There is an increasing amount of attention and awareness about narcissism as a personality trait by the general public. Many people feel they are seeing this attribute in people they know such as bosses, family members, or even significant others. Many believe there is an increase in narcissism among younger generations. Most research, however, does not support this belief and medical practice shows clinical narcissism, at a pathological level, has been quite stable over many years at just 1% of the population.

Traits of Narcissism

Like many characteristics and attributes, narcissism falls on a spectrum that distributes across the population at large. Most people fall in the middle and there is a decreasing small percentage on each of the ends. True narcissism is often confused for people who talk a lot about themselves or seem cocky and arrogant. These qualities probably fall more in the middle of the population. At the extremes, those with a pathological level of narcissism crave admiration and recognition, yearn to be the center of attention, and truly believe they possess a higher status than others. The medical criteria for what is known as Narcissistic Personality Disorder (NPD) requires five or more of the following criteria present since early adulthood and occurs on a pervasive and consistent basis.

  1. Has a grandiose sense of self-importance (e.g., exaggerates achievements and talents, expects to be recognized as superior without commensurate achievements).
  2. Is preoccupied with fantasies of unlimited success, power, brilliance, beauty, or ideal love.
  3. Believes that he or she is “special” and unique and can only be understood by, or should

associate with, other special or high status people (or institutions).

  1. Requires excessive admiration.
  2. Has a sense of entitlement, i.e., unreasonable expectations of especially favorable

treatment or automatic compliance with his or her expectations.

  1. Is interpersonally exploitative, i.e., takes advantage of others to achieve his or her own


  1. Lacks empathy: is unwilling to recognize or identify with the feelings and needs of others.
  2. Is often envious of others or believes that others are envious of him or her.
  3. Shows arrogant, haughty behaviors or attitudes.


What is most important about determining the extent and degree of narcissism is the negative impact on the person’s functioning. Generally, the narcissistic personality needs to be impairing self-functioning, as well as impairment in interpersonal functioning and ability to have relationships. Many people may display or possess a couple of these symptoms from time to time, but usually not enough of them on a persistent basis, that it affects their ability to function and warrant a diagnosis of NPD.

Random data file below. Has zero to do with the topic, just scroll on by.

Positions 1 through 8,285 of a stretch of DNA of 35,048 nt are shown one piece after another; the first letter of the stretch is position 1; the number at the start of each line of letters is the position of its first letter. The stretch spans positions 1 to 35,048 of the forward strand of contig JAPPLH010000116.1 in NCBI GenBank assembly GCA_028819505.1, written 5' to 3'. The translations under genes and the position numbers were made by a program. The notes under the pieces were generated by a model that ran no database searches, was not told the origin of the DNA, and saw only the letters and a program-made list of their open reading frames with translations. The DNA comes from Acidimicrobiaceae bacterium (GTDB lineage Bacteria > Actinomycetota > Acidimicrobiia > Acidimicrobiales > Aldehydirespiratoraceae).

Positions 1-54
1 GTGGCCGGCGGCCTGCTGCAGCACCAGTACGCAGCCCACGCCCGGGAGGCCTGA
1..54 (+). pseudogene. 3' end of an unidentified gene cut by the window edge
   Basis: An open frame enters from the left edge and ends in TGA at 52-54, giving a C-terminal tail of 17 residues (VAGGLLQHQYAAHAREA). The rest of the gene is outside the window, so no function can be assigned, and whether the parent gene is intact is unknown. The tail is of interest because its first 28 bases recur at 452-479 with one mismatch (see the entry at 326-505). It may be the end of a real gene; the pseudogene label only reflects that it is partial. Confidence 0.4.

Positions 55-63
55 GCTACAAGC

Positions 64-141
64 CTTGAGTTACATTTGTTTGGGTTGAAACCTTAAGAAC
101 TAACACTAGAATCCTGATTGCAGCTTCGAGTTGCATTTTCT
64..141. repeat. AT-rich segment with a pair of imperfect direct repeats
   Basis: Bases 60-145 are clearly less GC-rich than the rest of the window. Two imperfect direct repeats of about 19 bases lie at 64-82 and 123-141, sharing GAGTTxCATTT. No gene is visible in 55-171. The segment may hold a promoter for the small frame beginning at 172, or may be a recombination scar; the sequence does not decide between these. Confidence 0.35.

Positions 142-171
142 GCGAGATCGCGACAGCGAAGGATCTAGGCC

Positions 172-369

How Narcissism Impacts Relationships and How to Deal with It

Many people are initially drawn to people who have narcissistic traits as they often appear to have great confidence and self-esteem which can make them appear charming and charismatic at first. Romance can spark quickly from first impression but relationships with narcissists rarely endure. Because of their intense self-centeredness and lack of empathy, narcissists struggle to understand their partners and reciprocate their needs. Most narcissists see relationship as a transaction and conquest wherein they thrive on the attention and sexual satisfaction to bolster their ego. They lose interest as expectations for reciprocal intimacy grows over time.

Dealing with narcissism starts with coming to grips with what you have on your hands. Observe them when they are not putting on a show and see how they interact with others and treat them. If you see manipulation, lack of tolerance, lying, and disrespect; this will likely be coming your way at some point. These traits are very enduring and resistant to change, so don’t fool yourself into thinking you are going to change another person. Don’t allow them to make themselves the focal point of interactions or you risk putting your own needs on the back burner. Speak up for yourself and set limits and boundaries. Expect that they may try to convince you that are being controlling and mean and prey upon your guilt. Get support from others to make sure you are seeing things clearly and acting appropriately. Move on if things are getting abusive, insulting, condescending, threatening or the like.

If you would like an outside, objective, and professional opinion about relationships you are in that may have narcissism, feel free to contact IPC so you can schedule a consultation with one of our psychologists or psychiatrists so we can help discuss treatment options. Please call us now at 763-416-4167, or request an appointment on our website: WWW.IPC-MN.COM so we can sit down with you and complete a thorough assessment and help you develop a plan of action that will work for you. Life is too short to be unhappy. Find the peace of mind you deserve.

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